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From Rihanna to the Rolling Stones, Eight New Albums Fans Are Crossing Their Fingers Will Be Released in 2022

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Will your favorite pop-music star finally release that long-awaited album? That’s a big question for fans of everyone from Rihanna to the Rolling Stones.

The pined-for album—a perennial problem for music listeners—is evolving in the era of streaming. Today, most artists pump out music frequently to stay in the public consciousness, industry analysts say, yet music’s biggest stars have been stingier about major releases in recent years.

Here are eight acts that could blow their fans away with new albums in 2022—or leave them disappointed and waiting longer.

Beyoncé

With her 2019 live album and 2020 single “Black Parade,” Beyoncé has been active enough that it’s easy to forget she hasn’t released a follow-up to 2016’s “Lemonade.”

That album was part of a renaissance for hip-hop and R&B that included landmark albums by Kanye West and Frank Ocean, another artist fans are hungry for. More recently, hip-hop and R&B, which dominated music in the mid- to late-2010s, have ceded some territory on the charts to pop artists like Olivia Rodrigo.

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The overall pop-music scene also seems in flux: Some of the biggest stars fell flat with new releases in 2021, critics say. The top four songs on Billboard’s 2021 year-end singles chart were songs from 2020 by Dua Lipa, The Weeknd and 24kGoldn—a sign that 2021 was a transitional year for pop and that a change could be in the cards.

If Beyoncé returns in 2022, there’s no guarantee she will dominate in the same way as listeners’ preferences evolve.

Rihanna

Perhaps no artist—except Beyoncé—is the subject of so much pent-up demand as this 33-year-old R&B-pop singer and fashion mogul. Her ninth studio album, if it arrives, could shake up 2022.

As her Fenty fashion and beauty empire has expanded, Rihanna’s musical output has shrunk. It has been nearly six years since 2016’s “ANTI,” a musical high-point for her that went triple-platinum. But the likelihood of a 2022 release is unclear. The singer has talked sporadically of the album, saying it’s going to be reggae-influenced and “completely different.”

Dolly Parton

The country legend has a busy year ahead. During the pandemic, she burnished her reputation as one of music’s most beloved celebrities by donating $1 million to help develop a Covid-19 vaccine.

Now fans are pumped for new music. On March 7, Ms. Parton publishes her first novel, “Run, Rose, Run.” It is a collaboration with James Patterson about an aspiring musician. Accompanying the book, on March 4, are 12 new original songs under the same title. Ms. Parton says they are based on its characters and situations.

Kendrick Lamar

Among the artists without confirmed releases on this list, one with a real chance of dropping a new album is Mr. Lamar.

The Los Angeles rapper faces the considerable challenge of trying to top a Pulitzer Prize-winning record, 2017’s “DAMN.” At a recent show, Mr. Lamar didn’t perform new material—a hint a new record isn’t imminent.

But compared with prior years when he has been relatively quiet and inactive, he has talked recently about his next album and collaborated with protégé Baby Keem on tracks, which suggests a return to the spotlight. “See you soon enough,” he told fans in a letter on his website.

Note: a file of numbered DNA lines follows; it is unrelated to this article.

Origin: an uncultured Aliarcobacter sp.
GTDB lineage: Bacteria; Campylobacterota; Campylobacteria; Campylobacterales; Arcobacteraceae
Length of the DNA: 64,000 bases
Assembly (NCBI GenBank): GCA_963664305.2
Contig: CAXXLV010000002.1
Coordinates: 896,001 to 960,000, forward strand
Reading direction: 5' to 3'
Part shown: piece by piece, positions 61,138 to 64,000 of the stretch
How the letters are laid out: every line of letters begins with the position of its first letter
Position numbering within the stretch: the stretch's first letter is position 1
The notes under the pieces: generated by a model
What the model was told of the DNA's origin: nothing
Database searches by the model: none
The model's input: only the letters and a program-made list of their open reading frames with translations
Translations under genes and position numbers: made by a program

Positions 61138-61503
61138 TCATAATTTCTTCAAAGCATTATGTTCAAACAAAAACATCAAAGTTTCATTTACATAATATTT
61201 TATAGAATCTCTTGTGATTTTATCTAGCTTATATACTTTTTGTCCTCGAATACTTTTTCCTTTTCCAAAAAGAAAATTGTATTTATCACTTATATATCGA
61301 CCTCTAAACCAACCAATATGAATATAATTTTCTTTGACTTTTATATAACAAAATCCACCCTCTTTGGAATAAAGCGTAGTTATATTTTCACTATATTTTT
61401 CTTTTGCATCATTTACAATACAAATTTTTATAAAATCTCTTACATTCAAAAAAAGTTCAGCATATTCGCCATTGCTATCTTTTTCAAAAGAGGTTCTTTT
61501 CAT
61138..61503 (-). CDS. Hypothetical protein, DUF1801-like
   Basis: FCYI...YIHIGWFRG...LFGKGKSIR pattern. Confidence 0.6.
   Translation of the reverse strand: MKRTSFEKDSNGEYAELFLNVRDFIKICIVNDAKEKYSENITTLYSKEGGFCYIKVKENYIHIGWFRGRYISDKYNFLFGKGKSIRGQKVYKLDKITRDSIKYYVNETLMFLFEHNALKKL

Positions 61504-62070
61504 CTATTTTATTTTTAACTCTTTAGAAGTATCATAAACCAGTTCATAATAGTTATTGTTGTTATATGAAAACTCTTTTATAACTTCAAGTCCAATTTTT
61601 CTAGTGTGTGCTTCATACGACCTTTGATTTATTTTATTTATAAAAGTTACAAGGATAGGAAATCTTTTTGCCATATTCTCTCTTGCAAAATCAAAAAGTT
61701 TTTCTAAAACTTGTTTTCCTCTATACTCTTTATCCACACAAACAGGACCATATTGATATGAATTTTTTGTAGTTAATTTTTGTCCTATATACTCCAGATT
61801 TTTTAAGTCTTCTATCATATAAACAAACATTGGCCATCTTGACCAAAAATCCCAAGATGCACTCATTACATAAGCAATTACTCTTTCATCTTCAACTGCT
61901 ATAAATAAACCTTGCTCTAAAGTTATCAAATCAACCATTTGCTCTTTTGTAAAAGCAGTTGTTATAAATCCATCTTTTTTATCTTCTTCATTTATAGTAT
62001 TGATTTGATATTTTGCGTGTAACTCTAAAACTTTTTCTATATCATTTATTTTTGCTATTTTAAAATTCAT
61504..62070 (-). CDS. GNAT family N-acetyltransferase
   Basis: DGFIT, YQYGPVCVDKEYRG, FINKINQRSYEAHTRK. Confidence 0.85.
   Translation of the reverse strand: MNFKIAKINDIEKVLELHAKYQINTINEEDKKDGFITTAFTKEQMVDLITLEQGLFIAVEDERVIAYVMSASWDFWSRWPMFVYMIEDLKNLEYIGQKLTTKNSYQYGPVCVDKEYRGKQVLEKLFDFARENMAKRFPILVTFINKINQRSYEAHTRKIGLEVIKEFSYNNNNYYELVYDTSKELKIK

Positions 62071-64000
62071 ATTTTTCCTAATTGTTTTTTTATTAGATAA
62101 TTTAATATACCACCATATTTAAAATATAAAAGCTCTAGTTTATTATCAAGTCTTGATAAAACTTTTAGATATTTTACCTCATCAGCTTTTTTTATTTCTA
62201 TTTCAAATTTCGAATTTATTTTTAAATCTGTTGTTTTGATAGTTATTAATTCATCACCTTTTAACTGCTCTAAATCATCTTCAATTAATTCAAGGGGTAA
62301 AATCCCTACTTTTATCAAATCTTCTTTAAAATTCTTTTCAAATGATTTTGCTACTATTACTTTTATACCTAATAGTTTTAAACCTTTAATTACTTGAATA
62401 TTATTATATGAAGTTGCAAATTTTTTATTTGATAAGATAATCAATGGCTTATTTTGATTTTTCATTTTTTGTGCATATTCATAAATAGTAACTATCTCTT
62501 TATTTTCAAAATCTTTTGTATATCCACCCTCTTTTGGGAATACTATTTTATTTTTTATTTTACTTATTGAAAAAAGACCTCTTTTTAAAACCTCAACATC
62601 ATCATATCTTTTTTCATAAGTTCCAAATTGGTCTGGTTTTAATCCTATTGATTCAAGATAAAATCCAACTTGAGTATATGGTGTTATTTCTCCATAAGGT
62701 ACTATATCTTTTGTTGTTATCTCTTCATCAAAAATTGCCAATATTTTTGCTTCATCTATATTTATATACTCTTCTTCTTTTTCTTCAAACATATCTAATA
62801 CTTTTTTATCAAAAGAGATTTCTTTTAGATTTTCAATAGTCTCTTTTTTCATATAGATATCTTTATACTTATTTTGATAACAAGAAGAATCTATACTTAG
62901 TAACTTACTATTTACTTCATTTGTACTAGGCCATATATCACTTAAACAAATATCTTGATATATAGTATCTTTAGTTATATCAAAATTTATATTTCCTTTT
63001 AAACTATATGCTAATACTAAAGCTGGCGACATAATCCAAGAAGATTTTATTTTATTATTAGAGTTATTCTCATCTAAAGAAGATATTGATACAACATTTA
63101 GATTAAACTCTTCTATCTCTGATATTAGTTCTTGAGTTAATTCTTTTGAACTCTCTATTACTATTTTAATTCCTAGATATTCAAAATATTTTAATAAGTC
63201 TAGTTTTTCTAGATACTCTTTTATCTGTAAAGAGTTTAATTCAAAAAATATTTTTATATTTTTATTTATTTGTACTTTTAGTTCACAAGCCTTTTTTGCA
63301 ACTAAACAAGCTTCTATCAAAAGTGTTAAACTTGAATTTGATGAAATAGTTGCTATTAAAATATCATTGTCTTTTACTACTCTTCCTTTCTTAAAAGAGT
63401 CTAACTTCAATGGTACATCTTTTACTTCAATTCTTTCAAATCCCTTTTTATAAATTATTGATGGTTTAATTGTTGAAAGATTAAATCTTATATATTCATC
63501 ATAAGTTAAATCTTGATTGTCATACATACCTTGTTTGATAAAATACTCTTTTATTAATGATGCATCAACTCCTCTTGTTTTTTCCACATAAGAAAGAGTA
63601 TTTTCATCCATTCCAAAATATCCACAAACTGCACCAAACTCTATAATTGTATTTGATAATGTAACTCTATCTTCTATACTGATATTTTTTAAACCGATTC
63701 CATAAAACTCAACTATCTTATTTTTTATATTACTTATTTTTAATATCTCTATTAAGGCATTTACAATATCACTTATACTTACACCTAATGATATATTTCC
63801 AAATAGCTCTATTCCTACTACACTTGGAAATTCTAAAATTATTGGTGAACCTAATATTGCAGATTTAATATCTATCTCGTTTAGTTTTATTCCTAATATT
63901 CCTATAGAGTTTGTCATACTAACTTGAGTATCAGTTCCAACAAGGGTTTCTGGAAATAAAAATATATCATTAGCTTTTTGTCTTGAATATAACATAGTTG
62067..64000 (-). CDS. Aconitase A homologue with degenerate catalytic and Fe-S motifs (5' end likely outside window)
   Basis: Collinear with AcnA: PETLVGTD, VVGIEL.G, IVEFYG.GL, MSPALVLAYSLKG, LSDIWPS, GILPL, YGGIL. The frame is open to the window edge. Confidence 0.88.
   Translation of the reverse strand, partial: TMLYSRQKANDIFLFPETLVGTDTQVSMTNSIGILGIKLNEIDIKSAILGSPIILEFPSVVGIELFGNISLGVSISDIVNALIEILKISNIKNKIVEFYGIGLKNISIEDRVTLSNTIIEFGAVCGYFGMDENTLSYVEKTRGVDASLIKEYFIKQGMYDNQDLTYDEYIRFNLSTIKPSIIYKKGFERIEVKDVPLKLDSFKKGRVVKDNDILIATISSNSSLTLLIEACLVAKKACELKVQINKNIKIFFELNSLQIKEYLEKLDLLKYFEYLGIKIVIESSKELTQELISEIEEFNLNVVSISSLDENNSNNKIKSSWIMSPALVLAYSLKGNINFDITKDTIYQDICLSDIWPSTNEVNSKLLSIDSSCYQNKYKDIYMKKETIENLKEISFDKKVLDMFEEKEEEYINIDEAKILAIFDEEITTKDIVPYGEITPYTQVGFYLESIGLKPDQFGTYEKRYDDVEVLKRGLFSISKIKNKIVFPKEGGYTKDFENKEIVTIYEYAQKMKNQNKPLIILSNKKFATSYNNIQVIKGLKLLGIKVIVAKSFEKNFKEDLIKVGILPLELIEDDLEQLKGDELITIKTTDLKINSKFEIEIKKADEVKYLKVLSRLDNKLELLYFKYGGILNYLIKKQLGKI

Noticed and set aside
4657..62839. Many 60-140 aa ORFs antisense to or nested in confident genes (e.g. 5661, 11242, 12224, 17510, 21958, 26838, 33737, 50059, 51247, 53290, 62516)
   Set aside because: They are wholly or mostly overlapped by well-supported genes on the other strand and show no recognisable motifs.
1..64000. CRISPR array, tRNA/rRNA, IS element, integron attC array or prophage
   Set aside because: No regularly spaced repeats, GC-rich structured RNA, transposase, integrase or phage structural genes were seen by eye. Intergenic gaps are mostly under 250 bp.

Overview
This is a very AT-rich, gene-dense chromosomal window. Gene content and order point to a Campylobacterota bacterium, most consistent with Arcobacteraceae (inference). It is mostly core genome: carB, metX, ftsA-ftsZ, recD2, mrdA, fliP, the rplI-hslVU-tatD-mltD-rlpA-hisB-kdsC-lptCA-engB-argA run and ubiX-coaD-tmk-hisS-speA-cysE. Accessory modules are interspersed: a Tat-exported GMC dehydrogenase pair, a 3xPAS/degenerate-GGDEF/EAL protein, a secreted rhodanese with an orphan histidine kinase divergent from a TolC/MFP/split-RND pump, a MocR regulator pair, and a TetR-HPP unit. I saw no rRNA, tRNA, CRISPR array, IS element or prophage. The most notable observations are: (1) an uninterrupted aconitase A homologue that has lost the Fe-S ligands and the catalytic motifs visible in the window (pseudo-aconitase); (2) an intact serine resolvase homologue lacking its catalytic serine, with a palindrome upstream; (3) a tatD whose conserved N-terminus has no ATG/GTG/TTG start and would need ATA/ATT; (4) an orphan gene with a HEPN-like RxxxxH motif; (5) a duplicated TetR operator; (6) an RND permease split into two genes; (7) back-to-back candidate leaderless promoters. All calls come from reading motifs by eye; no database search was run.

The Weeknd

The Weeknd made what many call 2020’s defining album—“After Hours,” a critical smash and commercial blockbuster that contained the Max Martin-produced hit “Blinding Lights.”

“After Hours” also is considered The Weeknd’s career peak. He has said his next album is “complete.” So the question for fans is what the R&B-pop star does next and how he maintains momentum. Also, will he stick with his ’80s-inspired synthwave style, or switch gears?

Guns N’ Roses

In 2016, Axl Rose and Slash shared a stage for the first time in 23 years—and they’ve been on tour since. But what Guns N’ Roses loyalists now want is a new album, which would be the first since 2008’s “Chinese Democracy,” which Slash wasn’t involved with.

To spur excitement for recent shows, the hard-rock band used a stopgap measure: They released two songs, “Absurd” and “Hard Skool,” that are revamped versions of old, unreleased songs Mr. Rose had in his vault. The songs will appear on an EP out Feb. 25. Chances for a new album, however, are low; Slash said in October the band hadn’t begun writing it.

The Rolling Stones

Mick Jagger and Keith Richards have been talking about finishing what would be their first album of new material in over 16 years. The death of drummer Charlie Watts—replaced on tour by Steve Jordan—is probably the biggest hurdle yet.

But the band’s recent activity, including its acclaimed 2016 blues covers album, 2020 single “Living in a Ghost Town” and 2021 performances, suggest a band in fine fettle. Given how robust the Stones remain, fans are holding out hope for new tunes.

100 gecs

This duo makes hyperactive music that throws genres into a blender. It’s a cult act, but one whose 2019 album, “1000 gecs,” appeared on many best-of-year lists because of its refreshing playfulness and sense of abandon.

Band members Dylan Brady and Laura Les have a sound that has been labeled “hyperpop.” Their coming release, “10000 gecs,” is confirmed for 2022. Very few new artists have generated this much hype among critics in recent years, which means there’s considerable interest in what the experimental oddballs do next.

Write to Neil Shah at [email protected]

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